6.In light of the foregoing, the Respondents contend that the Petitioner has not demonstrated any liability on the part of the 1st, 2nd and 4th Respondents with respect to the delays in the trial that may have in turn occasioned delays in production and subsequent release of the motorcycle to the Petitioner. Further that the Petitioner has failed to demonstrate that the actions of the 1st, 2nd and 4th Respondents were actuated by malice or any improper motive resulting in violation of her constitutional rights. She has also not demonstrated breach of her constitutional rights. They urged that the Petition be dismissed with costs.
7.The 3rd Respondent filed grounds of opposition dated 10.2.23. The grounds in summary are that the motorcycle is lawfully held pursuant to Makadara Criminal Case No. E2268 of 2021 (Formerly Kibera Criminal case No. E 843 of 2020) where Sunny, a rider employed by the Petitioner has been charged with the offence of robbery with violence and gang rape. The motorcycle is an exhibit in the case and is being held at the Kasarani Police Station. Further, that the issue of release of motorcycle has already been pronounced in Miscellaneous Application No. E 250 of 2021 arising from Kibera Magistrate’s Court Criminal Case No. E843 of 2020 vide a ruling delivered on 18.3.21. The trial court in its ruling observed that the application was preemptive and that the motorcycle had not yet been produced as an exhibit, and proceeded to dismiss the application.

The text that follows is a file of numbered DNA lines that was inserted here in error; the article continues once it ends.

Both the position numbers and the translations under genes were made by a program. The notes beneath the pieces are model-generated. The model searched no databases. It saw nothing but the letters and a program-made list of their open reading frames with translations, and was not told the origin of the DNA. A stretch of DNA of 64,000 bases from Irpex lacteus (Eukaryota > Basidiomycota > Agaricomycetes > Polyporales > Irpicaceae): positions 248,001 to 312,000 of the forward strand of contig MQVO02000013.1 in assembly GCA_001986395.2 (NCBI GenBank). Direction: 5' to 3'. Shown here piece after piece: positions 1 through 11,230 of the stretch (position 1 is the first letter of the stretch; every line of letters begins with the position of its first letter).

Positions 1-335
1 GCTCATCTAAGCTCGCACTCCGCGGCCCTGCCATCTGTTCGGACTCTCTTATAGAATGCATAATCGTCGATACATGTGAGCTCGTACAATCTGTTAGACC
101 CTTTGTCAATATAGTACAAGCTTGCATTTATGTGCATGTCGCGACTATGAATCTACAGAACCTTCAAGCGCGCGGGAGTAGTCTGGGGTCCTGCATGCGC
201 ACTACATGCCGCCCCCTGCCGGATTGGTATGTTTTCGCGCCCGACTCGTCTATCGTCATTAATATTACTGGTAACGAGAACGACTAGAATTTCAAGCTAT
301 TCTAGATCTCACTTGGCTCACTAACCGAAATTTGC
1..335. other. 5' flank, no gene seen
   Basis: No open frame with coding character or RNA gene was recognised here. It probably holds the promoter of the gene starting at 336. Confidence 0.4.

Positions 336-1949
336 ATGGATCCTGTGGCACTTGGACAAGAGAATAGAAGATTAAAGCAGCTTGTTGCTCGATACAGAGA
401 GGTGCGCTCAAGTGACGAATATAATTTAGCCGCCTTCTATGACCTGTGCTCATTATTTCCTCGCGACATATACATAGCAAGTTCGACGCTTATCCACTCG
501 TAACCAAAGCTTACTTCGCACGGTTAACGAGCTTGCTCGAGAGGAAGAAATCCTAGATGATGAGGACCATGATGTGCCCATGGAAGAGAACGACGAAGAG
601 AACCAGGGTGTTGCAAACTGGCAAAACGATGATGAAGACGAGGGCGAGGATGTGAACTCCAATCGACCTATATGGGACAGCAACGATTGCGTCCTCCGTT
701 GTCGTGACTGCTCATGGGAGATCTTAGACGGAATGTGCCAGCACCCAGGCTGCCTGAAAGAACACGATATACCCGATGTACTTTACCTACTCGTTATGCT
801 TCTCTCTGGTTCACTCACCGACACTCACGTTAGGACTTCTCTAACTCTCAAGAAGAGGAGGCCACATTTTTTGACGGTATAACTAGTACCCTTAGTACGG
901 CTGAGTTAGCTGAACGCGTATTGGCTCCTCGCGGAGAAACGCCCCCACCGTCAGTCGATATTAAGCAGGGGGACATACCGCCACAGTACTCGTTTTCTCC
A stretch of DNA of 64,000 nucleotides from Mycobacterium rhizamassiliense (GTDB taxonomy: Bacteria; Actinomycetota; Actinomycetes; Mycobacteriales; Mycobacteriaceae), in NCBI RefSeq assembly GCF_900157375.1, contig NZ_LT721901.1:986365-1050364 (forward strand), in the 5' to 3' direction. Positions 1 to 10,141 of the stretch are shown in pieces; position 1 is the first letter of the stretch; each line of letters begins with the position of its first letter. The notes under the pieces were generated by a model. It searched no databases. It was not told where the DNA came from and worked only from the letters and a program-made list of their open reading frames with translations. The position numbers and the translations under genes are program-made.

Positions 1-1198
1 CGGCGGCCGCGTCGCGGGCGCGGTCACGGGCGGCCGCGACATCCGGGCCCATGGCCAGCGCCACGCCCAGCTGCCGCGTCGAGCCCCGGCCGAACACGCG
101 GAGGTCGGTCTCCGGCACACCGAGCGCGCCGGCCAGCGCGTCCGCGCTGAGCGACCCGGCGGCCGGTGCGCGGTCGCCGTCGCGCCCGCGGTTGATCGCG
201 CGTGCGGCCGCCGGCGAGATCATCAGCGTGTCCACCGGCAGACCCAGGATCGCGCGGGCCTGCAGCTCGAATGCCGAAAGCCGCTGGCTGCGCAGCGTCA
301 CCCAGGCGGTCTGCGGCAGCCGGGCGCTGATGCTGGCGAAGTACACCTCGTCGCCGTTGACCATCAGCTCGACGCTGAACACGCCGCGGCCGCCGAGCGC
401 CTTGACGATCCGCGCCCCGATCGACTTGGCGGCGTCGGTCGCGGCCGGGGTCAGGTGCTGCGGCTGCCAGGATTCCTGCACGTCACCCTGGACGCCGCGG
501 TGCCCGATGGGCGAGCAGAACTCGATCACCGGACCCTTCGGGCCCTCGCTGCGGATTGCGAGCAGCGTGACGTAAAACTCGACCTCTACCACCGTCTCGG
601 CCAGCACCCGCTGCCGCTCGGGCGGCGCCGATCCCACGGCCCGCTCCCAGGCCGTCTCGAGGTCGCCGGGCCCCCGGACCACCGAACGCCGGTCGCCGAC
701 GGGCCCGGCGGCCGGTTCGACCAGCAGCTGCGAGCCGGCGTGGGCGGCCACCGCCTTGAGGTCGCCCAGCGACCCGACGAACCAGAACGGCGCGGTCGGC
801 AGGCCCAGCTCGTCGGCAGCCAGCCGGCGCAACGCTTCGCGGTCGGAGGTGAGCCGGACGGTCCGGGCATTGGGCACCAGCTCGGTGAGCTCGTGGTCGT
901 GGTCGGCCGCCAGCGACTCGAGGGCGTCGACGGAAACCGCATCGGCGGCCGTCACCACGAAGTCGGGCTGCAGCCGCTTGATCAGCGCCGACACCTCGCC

8.The Court has considered the parties’ written and oral submissions together with the authorities cited.
9.The law, is that this Court may only exercise that jurisdiction which has been conferred upon it by the Constitution, statute or both. In the case of Samuel Kamau Macharia & another v Kenya Commercial Bank Limited & 2 others  eKLR the Supreme Court succinctly stated: